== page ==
The James Webb Space Telescope, NASA’s latest and most powerful telescope, has captured new images of our solar system’s largest planet, Jupiter, presenting it in a never before seen light.



  • The photographs published have captured a new view of the planet, presenting in detail its massive storms, colourful auroras, faint rings and two small moons — Amalthea and Adrastea.
  • Jupiter’s famous Great Red Spot, a storm so big that it could swallow Earth, appeared bright white in the image, since it was reflecting a lot of sunlight, the space agency stated.
  • NASA’s $10 billion James Webb Telescope was developed with the assistance of the European Space Agency and the Canadian Space Agency.
  • It was launched to space on December 25, 2021 and is currently observing from Lagrange point 2, approximately 1.5 million km beyond Earth’s orbit around the Sun. The telescope released its first image on July 11th, 2022.


About the ‘James Webb Space Telescope’

  • JWST is a space telescope jointly developed by NASA, the European Space Agency (ESA) and the Canadian Space Agency (CSA).
  • It was launched on December 25, 2021, and is currently at a point in space known as the Sun-Earth L2 Lagrange point, approximately 1.5 million km beyond Earth’s orbit around the Sun.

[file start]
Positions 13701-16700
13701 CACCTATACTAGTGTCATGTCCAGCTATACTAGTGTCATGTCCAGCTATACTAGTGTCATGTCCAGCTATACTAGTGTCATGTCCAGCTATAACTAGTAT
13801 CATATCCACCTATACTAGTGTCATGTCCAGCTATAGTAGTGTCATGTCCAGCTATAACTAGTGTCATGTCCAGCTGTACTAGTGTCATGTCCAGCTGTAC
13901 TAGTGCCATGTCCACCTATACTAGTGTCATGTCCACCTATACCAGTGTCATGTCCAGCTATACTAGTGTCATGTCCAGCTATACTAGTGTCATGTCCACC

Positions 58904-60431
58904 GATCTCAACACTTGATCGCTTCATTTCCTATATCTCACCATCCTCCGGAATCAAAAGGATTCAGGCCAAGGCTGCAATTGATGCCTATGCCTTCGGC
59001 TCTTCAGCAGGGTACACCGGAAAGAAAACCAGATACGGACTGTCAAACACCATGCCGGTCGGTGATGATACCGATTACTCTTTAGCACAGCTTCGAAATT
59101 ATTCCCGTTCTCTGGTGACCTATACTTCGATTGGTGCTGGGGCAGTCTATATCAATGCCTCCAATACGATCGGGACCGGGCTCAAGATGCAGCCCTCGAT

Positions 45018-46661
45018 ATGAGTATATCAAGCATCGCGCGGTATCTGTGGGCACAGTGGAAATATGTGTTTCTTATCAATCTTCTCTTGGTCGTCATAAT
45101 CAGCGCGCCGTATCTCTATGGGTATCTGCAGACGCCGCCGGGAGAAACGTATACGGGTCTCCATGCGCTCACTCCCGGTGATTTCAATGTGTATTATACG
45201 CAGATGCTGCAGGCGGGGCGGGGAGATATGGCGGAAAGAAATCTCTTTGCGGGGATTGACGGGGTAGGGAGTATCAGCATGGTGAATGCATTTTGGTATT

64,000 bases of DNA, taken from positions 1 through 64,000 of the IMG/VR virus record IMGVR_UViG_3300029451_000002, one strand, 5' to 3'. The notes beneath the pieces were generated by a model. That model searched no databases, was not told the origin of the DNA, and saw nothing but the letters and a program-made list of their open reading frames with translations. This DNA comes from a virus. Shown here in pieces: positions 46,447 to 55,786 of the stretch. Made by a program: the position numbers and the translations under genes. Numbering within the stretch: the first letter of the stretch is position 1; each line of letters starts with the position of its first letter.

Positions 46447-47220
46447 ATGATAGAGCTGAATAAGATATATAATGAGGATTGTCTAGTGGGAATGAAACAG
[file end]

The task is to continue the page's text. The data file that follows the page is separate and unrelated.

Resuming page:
• L2 is one of the five points in the orbital plane of the Earth-Sun system, which is directly behind Earth in the line joining the Sun and the Earth.
      • It is where the gravitational forces of the two large bodies cancel each other out and it would be shielded from the Sun as it goes around the Sun, in sync with the Earth.
      • Objects placed at these positions are relatively stable and require minimal external energy or fuel to keep themselves there and so many instruments are positioned here.



  • To look back around 13.5 billion years to see the first stars and galaxies forming out of the darkness of the early universe.
  • To compare the faintest, earliest galaxies to todays grand spirals and understand how galaxies assemble over billions of years.
  • To see where stars and planetary systems are being born.
  • to observe the atmospheres of extrasolar planets (beyond the solar system) and perhaps find the building blocks of life elsewhere in the universe.